The Journalism Department offers several scholarship opportunities to students. Journalism students will receive an email notification when the application period opens and will be able to apply through the Academic Works Scholarship System: https://sfsu.academicworks.com/
TORRI MINTON SCHOLARSHIP FOR ASPIRING JOURNALISTS
To assist SF State students majoring in Journalism with financial need and demonstrated ability to write compelling human-interest stories in the Bay Area. The scholarship is being given by a donor to honor former SF State lecturer and Chronicle Reporter Torri Minton, who died of cancer in August 2004. Minton was 47. Students who took Minton's classes and colleagues who worked with her remember Minton as an effervescent writer who could develop a rapport with just about anyone. A former managing editor described Minton as a stylish and prolific writer who broke several stories.
Kat Anderson Media Worker’s Support Fund for Student Journalists is awarded to students who have financial need and who are interested in reporting on issues affecting women, labor and economic social justice issues, and issues in minority communities. The recipient will receive $1,000. Also, because of this special donation to the department, we have cameras and iPads that can be checked out to students who can’t afford to buy this equipment. Speak to Scot Tucker about using this equipment.
The Otto J. Bos Memorial Scholarship for Excellence in Journalism, awards full tuition for full-time students in the academic year taking at least one journalism class each semester. Otto Bos was a 1970 graduate of the department. Following graduation, he became a government and politics reporter at The San Diego Union. In 1977, Otto became press secretary for San Diego Mayor Pete Wilson. He continued to serve Wilson as he later was elected a U.S. senator and then California governor. At the time of his death of a heart attack in 1991, Otto was Gov. Wilson’s director of communications and public affairs.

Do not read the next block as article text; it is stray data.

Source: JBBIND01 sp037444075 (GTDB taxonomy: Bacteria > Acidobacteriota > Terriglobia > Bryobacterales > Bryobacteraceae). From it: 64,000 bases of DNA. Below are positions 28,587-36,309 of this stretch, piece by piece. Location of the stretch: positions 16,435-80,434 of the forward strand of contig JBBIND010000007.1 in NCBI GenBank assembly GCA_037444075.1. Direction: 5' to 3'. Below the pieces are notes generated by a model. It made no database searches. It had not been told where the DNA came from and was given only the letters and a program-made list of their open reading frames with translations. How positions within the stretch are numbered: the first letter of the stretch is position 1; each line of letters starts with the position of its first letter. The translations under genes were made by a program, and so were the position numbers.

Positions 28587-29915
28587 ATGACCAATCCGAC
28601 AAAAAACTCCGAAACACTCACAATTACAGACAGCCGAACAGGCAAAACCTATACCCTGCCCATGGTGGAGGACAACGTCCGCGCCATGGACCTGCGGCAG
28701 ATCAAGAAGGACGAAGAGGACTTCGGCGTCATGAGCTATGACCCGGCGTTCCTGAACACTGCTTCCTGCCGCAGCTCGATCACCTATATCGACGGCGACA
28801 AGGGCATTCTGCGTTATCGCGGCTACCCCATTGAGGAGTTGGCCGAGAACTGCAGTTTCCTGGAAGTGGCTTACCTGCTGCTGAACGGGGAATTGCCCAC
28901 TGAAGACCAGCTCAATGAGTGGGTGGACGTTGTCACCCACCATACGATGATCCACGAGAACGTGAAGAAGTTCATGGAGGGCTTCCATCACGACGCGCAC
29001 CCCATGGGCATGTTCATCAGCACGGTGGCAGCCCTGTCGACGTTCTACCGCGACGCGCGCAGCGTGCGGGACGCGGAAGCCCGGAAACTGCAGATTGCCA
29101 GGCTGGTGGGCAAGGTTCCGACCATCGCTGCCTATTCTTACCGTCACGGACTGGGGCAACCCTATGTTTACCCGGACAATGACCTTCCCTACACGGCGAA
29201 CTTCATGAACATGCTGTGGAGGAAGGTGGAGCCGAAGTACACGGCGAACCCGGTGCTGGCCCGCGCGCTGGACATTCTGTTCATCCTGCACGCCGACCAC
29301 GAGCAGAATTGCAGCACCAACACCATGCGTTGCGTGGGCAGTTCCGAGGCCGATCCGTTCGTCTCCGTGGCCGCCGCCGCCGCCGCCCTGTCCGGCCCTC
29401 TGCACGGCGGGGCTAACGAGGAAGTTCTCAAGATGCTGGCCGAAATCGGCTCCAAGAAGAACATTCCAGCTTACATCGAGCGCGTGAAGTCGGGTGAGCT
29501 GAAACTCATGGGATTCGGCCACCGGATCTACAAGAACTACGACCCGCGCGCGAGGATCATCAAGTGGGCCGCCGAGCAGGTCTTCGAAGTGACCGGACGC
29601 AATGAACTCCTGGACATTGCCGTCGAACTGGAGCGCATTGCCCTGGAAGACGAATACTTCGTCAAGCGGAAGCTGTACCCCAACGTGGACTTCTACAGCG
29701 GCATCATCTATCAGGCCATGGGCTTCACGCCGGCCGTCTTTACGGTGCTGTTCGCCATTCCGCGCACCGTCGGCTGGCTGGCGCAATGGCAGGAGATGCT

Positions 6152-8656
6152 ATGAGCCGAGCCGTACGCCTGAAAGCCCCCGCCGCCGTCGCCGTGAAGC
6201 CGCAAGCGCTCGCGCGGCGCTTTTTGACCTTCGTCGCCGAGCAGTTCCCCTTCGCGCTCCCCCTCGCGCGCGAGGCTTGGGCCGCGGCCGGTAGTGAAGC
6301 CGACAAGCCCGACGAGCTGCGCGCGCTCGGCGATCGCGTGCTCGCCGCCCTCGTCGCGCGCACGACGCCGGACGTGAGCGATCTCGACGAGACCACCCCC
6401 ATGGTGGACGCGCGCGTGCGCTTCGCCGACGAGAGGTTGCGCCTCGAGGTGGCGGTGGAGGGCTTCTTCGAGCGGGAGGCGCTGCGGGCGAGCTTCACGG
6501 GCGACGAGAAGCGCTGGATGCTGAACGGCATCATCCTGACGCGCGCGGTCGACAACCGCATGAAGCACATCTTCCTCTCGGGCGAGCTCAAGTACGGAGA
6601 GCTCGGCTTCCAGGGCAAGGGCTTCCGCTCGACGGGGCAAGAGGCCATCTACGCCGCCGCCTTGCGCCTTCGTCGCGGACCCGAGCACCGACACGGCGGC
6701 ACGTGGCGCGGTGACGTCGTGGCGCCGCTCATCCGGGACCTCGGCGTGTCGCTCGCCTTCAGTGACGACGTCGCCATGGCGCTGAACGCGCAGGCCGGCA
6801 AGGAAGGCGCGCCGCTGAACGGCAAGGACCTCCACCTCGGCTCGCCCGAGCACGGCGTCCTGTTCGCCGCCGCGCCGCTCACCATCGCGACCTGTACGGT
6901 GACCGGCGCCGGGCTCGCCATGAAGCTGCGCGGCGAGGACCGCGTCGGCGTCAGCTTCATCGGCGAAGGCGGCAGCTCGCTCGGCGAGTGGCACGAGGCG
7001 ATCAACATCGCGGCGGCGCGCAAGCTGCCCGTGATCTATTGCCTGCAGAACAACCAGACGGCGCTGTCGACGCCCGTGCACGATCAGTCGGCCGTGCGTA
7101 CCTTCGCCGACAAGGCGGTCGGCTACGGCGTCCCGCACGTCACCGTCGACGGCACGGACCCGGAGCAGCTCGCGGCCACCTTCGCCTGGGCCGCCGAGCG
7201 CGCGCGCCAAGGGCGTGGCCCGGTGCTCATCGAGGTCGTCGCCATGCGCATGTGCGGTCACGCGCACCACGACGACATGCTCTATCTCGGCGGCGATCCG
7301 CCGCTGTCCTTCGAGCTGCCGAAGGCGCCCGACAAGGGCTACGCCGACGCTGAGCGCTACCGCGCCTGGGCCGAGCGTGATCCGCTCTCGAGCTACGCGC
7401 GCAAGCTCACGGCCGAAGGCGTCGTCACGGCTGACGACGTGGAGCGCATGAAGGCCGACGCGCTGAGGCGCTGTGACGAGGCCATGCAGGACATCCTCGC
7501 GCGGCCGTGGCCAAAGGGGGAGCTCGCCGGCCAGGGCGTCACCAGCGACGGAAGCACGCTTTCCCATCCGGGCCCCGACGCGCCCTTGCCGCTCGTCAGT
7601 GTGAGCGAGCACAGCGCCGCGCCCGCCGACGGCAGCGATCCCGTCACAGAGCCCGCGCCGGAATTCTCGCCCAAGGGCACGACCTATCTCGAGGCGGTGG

The Bob Brown Memorial Scholarship is awarded to photojournalism students. Robert Brown was an NBC News cameraman. He was killed in Guyana on Nov. 18, 1978 during a visit to the controversial religious sect called the People’s Temple. While there, members of the group shot at Congressman Leo J. Ryan, his aides and several journalists.
The Greg Robinson Photojournalism Scholarship was established in memory of a photographer for the San Francisco Examiner when it was owned by Hearst. Like Bob Brown, Robinson was killed in Guyana in 1978. Applicants must submit a portfolio and completed Scholarship Entry Form. The Friends of Greg Robinson Photojournalism Fund for Supplies was established to disburse a stipend for photographic supplies to the winner of the Greg Robinson Scholarship.
The Stacey Doukas Memorial Scholarship is awarded to photojournalism students. When available, awards are approximately $1,000 an academic year. Stacey was a student at San Francisco State when her car overturned on a Bay Area freeway and she died. Her family established scholarship to remember her free spirit and love of life.
The John & Douglas Fang Memorial Scholarship honors the memory of John Fang, the late publisher of the San Francisco Independent, by providing support, when available, to journalism majors in good academic standing. Applicants are called upon to make a strong case in favor of diversity in journalism, a major concern of Mr. Fang.
The William G. Flynn Political Reporting Scholarship is in memory of the late William G. Flynn, long-time political reporter on the San Francisco Examiner and for Newsweek,who died in 1990, to encourage interest and excellence in political reporting among San Francisco State student journalists.
The Frank McCulloch Investigative Reporting Scholarship offers small grants for students to pursue a reporting investigation. Frank McCulloch was a famed investigative reporter and editor who, in the course of five decades, covered some of the biggest stories that would make history. He exposed connections between politicians and the mafia. When covering Vietnam, he wrote stories that countered official reports about the progress of the war. He spent many years as an editor fighting libel actions and making sure journalists remained protected by the First Amendment. He wrote the first cover story about Thurgood Marshall before he was a Supreme Court Justice and after he made a name for himself in the Brown v. Board of Education trial.